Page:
"There are a few ways to deal with them. Blessed weapons and holy water can injure them, and reading certain religious passages can hurt their ears and disorient them. It takes a certain amount of faith or willpower to make that work, though," John admits, "and because they're not wholly manifest, blessed icons aren't as effective as if a full-blown demon had been summoned here."

"Dealing with parademons requires a bit of imagination, some inspired bluffing, and willpower to make it stick. Usually invoking the opposing element works nicely," John suggests. "Banishing them with brute force is a bit less artful but if you can trap them, it'll do the job."

"So fire to deal with the water demon?" Mack asks, jotting down more notes in some barely legible handwriting. She makes a doctor's script look like block printing. "I have grandad's St. Brendan medal." She tugs out the medal from the hoodie, fashioned as a ship's wheel. Patron Saint of sailors and navigators. "Would this work for a focus? And how do you trap them?"

"That's a good one," John says, leaning forward and peering at it for a moment. "Icons of the blessed saints are always a good way to get a demon's attention, and a family heirloom has a certain power to it that one you get from your local five-and-dime doesn't."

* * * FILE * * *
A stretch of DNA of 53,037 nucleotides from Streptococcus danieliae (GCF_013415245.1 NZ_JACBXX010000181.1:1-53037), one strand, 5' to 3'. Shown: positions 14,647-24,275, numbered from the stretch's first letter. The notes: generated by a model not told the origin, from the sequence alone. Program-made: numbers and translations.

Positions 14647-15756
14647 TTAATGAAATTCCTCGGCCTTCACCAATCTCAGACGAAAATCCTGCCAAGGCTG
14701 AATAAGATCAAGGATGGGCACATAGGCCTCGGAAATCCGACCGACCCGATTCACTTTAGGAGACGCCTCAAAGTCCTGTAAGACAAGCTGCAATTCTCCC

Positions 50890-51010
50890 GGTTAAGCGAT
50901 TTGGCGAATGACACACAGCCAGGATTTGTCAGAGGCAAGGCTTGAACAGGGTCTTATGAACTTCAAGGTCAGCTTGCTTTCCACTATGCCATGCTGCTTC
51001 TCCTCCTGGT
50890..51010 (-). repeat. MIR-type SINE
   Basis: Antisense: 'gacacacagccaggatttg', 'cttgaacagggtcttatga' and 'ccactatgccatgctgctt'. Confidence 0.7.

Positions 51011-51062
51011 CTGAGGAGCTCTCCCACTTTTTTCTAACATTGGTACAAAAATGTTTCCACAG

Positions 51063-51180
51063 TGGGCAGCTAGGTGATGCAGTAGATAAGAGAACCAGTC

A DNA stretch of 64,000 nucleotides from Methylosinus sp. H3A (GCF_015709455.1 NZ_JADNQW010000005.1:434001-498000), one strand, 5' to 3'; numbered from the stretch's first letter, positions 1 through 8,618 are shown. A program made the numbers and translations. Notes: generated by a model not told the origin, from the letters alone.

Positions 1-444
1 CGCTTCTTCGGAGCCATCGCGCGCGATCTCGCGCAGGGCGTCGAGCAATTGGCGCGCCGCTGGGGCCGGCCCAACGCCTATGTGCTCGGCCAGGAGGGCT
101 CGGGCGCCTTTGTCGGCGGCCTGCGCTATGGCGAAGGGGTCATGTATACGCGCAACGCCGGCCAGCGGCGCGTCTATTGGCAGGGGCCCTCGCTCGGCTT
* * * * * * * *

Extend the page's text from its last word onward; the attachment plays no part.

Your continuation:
"Trapping a demon means some spellcraft," John says, shifting his weight forward a bit so he can grab at his beer, freshly poured from a tap in the kitchen. "You can use a pentagram to summon a demon, but you can also use it to trap one- if you have cheat notes handy. One of the Seals is in that book," he says, nodding at the grimoire at Mack's feet. "It's a basic one but it works well enough for most demons. Once you have it trapped, you have a good bit more time to study it and refer to your books and find out how to banish it most effectively."

Mack cracks open the dusty tome to the indicated page and sneezes. In that moment she looks like a human-sized Tinkerbell, because that sneeze is in the way upper register and wakes Rufus up. It's like a squeak. She wipes her nose on a crumpled Kleenex from her pocket. "So the Lesser Key of Solomon?" she clarifies.

John leans forward to look over the top of the book, his head nearly brushing Mack's. "Yeah, that's the one," he confirms, leaning back and sipping more of his beer. "Don't go messing with it, though," he warns Mack. "Learn the basic permutations and leave it be after that. Lots of amateur demon hunters learned the Key and a basic dismissal invocation, and died horribly when they decided to modify it on the fly so it's more 'efficient'," he says, fingers hooking in the air. "Stick to what the book says, learn a few of the conjuring adverbs and their modifiers, and don't get clever."